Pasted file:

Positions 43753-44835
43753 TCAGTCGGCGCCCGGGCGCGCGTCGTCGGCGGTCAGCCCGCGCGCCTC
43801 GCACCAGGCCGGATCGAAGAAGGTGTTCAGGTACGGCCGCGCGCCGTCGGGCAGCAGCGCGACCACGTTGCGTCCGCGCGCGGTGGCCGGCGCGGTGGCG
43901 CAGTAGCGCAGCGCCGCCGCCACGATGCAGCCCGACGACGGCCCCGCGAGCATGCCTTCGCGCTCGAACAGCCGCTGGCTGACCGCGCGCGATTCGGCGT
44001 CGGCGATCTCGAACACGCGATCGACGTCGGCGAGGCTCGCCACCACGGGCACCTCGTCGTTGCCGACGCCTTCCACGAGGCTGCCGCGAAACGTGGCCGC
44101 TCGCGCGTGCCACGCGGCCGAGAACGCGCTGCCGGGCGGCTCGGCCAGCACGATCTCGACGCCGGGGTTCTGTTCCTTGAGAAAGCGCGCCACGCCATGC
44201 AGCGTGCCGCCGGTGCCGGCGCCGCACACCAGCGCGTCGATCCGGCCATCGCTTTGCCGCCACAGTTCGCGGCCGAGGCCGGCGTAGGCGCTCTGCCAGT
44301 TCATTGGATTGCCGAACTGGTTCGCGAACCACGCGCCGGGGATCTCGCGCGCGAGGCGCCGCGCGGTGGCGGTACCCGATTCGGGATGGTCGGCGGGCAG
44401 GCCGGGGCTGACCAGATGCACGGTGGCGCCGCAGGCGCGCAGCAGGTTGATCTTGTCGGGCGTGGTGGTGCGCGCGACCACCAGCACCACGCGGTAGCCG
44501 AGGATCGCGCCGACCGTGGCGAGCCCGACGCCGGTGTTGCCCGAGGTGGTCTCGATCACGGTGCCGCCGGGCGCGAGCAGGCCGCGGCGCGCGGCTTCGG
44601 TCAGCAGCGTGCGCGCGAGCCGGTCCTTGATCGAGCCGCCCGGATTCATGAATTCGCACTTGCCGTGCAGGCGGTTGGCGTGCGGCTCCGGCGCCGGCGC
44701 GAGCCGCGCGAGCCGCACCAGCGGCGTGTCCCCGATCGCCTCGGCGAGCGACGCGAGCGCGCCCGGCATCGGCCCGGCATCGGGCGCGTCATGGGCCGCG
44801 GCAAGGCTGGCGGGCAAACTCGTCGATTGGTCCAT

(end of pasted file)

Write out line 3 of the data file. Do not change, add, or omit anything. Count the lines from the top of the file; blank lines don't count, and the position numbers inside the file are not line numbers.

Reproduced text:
43801 GCACCAGGCCGGATCGAAGAAGGTGTTCAGGTACGGCCGCGCGCCGTCGGGCAGCAGCGCGACCACGTTGCGTCCGCGCGCGGTGGCCGGCGCGGTGGCG